Adobe is showing off a new sneak peek tech preview. This time, it’s a completely overhauled Content-Aware Fill interface that offers a great deal of control over the existing Content-Aware Fill feature. The old one is there if you want it, but the new one makes it a whole lot more powerful.
If you still run an older version of Windows or MacOS and use Adobe CC programs, we have some bad news. Adobe has announced that the next major Creative Cloud update will no longer support older versions of operating systems, such as Windows 7, 8 and even some versions of Windows 10.
One of the biggest challenges for people regularly posting to social media is editing videos. Either you shoot while you’re out and then edit when you’re back at home, or you have to carry around a laptop with you the whole time. Project Rush, squarely aimed at YouTubers, Vloggers, and other social video posters, plans to fix that.
It’s sort of an extension to Premiere Pro, but also sort of not. It’s its own application which appears to primarily use Premiere Pro as its “engine”, with a little After Effects thrown in. The app allows you to easily transport footage and projects between Android, iOS, Windows and Mac platforms, all synced up in the cloud, with apps for each to give you simplified on-the-go video editing.
The Infinite Color Panel has arrived and I have been pushing the create button ever since. The panel has been announced for quite some time and when it was close to being released you could feel the hype picking up on Facebook. The $129,- Photoshop extension looks deceptively simple, so why would you buy a big button?
Adobe has just announced that beginning May 15, 2018, Adobe Creative Cloud will be available to K-12 students for $4.99 per license, per year. Using a single sign-on, students and teachers will be able to use their school ID to access apps including Photoshop, Premiere Pro, and Illustrator on any device.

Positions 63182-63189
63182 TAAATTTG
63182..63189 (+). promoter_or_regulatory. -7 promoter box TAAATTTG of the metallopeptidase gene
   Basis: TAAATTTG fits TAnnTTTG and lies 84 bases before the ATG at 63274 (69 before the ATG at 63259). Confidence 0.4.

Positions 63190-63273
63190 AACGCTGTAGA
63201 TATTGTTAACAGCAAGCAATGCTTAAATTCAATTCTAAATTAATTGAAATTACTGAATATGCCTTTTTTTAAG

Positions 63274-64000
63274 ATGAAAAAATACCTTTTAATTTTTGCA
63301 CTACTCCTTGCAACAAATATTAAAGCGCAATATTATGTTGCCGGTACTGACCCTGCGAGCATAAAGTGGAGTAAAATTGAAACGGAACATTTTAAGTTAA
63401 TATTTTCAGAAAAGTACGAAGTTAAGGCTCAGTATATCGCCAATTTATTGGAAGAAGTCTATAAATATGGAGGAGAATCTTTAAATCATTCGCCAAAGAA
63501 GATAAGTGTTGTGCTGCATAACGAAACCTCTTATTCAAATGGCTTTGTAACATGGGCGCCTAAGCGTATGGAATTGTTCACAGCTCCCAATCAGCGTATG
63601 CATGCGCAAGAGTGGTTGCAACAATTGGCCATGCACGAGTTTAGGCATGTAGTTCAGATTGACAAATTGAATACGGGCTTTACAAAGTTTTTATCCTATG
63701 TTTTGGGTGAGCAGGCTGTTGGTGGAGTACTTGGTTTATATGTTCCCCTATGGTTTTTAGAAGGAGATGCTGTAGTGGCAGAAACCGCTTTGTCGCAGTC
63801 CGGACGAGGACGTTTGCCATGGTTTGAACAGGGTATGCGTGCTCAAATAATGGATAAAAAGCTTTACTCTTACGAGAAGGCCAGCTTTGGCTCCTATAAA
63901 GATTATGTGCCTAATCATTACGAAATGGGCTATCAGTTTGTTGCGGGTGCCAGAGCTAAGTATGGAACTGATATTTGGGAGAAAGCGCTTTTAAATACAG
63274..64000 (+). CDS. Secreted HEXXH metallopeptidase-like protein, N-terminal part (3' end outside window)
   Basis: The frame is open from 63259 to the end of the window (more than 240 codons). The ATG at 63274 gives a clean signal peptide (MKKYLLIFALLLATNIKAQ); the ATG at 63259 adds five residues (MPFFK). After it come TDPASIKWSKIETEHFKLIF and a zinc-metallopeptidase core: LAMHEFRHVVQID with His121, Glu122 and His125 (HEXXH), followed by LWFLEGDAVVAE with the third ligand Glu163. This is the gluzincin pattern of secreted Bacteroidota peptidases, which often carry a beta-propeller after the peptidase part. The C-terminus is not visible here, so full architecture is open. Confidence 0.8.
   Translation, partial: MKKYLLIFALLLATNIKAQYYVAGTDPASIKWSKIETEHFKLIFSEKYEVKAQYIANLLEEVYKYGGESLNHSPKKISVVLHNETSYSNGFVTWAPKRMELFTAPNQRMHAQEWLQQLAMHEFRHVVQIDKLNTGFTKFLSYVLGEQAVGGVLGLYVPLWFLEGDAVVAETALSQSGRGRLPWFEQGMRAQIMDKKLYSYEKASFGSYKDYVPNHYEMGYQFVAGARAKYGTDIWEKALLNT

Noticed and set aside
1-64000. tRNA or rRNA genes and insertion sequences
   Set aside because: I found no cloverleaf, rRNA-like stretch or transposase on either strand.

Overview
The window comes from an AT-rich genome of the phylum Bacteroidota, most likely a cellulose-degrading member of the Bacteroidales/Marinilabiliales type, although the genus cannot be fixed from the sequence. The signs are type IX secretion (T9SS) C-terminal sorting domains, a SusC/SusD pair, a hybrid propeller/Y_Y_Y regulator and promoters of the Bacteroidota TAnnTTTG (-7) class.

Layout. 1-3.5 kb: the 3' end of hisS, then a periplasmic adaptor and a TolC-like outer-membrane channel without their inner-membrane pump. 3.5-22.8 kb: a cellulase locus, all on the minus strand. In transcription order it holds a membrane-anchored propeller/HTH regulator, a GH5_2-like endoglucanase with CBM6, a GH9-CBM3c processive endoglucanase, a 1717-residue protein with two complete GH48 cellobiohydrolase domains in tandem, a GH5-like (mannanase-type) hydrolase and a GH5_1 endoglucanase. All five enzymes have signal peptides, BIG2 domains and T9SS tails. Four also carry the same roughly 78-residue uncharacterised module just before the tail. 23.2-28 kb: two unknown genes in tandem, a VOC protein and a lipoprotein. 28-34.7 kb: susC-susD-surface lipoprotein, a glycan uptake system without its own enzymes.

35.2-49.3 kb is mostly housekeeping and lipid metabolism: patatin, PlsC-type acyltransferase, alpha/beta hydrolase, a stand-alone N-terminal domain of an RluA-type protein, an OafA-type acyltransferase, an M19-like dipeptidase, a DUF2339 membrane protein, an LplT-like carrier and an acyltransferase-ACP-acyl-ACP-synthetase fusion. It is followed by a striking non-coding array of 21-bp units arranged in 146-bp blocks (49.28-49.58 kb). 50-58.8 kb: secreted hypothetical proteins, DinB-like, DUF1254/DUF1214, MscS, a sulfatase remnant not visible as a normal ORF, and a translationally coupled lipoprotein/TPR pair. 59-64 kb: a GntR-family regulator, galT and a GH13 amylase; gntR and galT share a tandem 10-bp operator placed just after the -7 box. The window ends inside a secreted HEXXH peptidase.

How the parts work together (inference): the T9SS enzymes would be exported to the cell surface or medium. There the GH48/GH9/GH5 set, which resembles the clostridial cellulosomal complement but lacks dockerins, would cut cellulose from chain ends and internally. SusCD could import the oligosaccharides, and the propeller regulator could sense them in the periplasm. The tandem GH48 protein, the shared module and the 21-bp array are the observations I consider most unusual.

Earlier this month, Adobe released a new “massive update” for Lightroom and Camera Raw. The update brought Sony A7III support, along with a few other new Canon & Panasonic cameras. This update wasn’t without issue, though, and a bug fix update was released a couple of days ago.
The update did add a new “Profiles” tab, though. It includes six new Adobe Raw profiles, a whole bunch of creative profiles and the ability to create your own. But that last bit is causing some people issues. They’re not entirely sure how it works. So, Josh Haftel at Adobe put out this video to explain it all.
A few weeks ago, we got excited about all the new features in Lightroom CC’s “massive update”. The loved the long-overdue upgrades such as more profiles, faster import, and a better user interface. But, and this is a big but (BUT even), it didn’t take long before the community started experiencing problems that left them quite upset. Today, the software company apologized for the quality hiccup, and better yet, released a bug fix update that resolves these issues.
When the Content-Aware Fill tools were added to Photoshop a number of years back, they were hailed as being the best thing since Photoshop itself was created. Now, with a couple of clicks, you could get rid of the stuff you didn’t want in your image and Photoshop would magically replace it with what you wanted. The reality was that it didn’t always do what it said on the tin, leading to the nickname “Content-Aware Fail”.
It’s come a long way since then. It’s smarter than it was, and soon it may expand to include fill sources from Adobe’s vast stock library. Nvidia’s taking a slightly different approach, though, using deep learning AI to help fill in the gaps, and while the aesthetics are still fairly primitive, the AI seems to do a great job of recognising what’s what.
After hitting the record revenue of $1.84 billion in Q3 of 2017, Adobe has done it again. They broke another record and reported $2.08 billion income in Q1 of 2018. Although many photographers are unhappy with the subscription-only model, it seems Adobe is still doing just fine. Even more than fine.